The Supreme Court denial and its consequences
Keefe appealed the Eighth Circuit’s decision to the Supreme Court earlier this year, again arguing that the First Amendment prohibits public colleges from expelling students for online, off-campus Facebook posts consisting entirely of constitutionally protected speech.
In an amici brief jointly filed with the Court by the Cato Institute, the Student Press Law Center, the National Coalition Against Censorship, and the Electronic Frontier Foundation, these organizations described how this decision can be used by public colleges to justify punishing graduate students for exercising their First Amendment right to challenge norms of their prospective professions:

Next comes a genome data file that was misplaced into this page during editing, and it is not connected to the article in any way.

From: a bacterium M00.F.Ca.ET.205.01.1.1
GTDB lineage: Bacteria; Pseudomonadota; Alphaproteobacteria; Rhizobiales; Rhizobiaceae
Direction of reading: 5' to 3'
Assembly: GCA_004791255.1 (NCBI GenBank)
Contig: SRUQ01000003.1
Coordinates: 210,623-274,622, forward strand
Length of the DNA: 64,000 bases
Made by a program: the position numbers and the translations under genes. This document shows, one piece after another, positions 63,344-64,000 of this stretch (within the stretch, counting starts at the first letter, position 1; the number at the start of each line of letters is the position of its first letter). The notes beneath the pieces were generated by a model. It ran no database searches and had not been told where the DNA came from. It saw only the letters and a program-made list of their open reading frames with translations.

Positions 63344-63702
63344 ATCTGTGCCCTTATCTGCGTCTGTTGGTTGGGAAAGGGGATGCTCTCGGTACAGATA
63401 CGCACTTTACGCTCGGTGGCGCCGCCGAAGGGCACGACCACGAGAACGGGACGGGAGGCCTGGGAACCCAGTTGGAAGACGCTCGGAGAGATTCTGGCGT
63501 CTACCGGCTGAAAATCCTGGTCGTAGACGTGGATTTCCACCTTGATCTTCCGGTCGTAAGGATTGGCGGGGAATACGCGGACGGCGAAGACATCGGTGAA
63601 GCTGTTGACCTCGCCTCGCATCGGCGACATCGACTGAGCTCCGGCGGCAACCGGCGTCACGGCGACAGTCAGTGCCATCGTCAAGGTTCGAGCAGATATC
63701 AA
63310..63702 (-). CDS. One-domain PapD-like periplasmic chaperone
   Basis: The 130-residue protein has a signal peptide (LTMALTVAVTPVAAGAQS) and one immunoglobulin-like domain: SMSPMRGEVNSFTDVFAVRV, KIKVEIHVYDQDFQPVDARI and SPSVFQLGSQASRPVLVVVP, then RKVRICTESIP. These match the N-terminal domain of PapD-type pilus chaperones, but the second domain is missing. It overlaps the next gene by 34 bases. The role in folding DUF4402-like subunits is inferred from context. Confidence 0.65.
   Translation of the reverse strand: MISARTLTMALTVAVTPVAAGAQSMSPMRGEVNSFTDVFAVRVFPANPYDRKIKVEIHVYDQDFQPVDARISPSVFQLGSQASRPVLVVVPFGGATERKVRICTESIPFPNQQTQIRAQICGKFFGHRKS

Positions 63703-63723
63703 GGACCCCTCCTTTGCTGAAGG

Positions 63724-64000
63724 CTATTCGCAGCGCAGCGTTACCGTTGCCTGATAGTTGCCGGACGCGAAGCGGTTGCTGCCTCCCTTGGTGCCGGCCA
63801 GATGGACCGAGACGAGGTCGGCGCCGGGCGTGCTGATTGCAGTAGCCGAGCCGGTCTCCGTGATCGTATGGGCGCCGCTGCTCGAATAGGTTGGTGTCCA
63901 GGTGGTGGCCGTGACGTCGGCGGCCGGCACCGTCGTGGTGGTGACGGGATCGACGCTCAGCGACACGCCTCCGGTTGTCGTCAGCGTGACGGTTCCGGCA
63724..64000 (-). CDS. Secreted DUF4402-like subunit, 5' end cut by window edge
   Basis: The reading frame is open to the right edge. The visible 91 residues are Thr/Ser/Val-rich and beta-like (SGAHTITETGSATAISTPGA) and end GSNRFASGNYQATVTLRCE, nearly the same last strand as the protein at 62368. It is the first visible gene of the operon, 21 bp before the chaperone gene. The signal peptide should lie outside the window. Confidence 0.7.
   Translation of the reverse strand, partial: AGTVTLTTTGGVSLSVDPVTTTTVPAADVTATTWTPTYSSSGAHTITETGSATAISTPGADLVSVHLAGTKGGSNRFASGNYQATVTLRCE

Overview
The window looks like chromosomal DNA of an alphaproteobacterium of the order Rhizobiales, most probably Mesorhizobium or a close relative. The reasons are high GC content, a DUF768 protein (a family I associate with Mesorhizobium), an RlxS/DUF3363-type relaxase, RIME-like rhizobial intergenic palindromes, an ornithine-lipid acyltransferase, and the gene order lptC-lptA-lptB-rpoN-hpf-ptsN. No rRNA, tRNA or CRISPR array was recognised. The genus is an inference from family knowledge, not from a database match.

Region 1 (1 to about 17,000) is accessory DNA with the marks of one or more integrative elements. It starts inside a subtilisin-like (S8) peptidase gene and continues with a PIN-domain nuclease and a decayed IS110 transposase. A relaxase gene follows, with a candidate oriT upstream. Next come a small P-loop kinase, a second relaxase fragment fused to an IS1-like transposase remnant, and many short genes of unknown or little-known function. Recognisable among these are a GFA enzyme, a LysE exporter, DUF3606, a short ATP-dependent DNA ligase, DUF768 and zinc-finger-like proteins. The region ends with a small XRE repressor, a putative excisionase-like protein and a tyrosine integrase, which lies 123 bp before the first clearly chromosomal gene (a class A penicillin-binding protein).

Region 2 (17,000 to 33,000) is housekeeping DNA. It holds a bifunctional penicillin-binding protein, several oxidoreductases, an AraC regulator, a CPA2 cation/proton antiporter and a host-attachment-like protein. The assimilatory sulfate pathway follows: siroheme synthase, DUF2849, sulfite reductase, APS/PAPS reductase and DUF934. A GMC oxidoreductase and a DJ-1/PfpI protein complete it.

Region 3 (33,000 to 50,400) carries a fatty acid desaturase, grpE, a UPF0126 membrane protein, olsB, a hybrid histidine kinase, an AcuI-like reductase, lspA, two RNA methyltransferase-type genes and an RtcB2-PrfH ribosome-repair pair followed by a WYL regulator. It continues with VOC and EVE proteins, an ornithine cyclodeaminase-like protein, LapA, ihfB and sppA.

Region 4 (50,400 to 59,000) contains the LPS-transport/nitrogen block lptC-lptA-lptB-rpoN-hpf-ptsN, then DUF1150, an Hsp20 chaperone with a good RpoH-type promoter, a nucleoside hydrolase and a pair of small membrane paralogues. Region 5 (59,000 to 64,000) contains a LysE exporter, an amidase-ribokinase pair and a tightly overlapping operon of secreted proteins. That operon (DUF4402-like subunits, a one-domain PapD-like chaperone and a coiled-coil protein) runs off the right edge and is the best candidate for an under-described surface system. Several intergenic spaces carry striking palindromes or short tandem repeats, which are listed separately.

The decision … authorizes colleges to regulate their students’ speech any time, any place, and on any subject, so long as the college can later justify that regulation by referring to a vague professional conduct code. … A medical school administrator might conclude that a student who supports mercy killing (indeed, considers it a moral imperative) is violating professional norms. Or a business school administrator might conclude that a student who condemns the free-market system is likely to betray the interests of stockholders, or to misunderstand economics. A law school administrator might conclude that a student who argues that the attorney-client privilege is immoral might violate professional norms.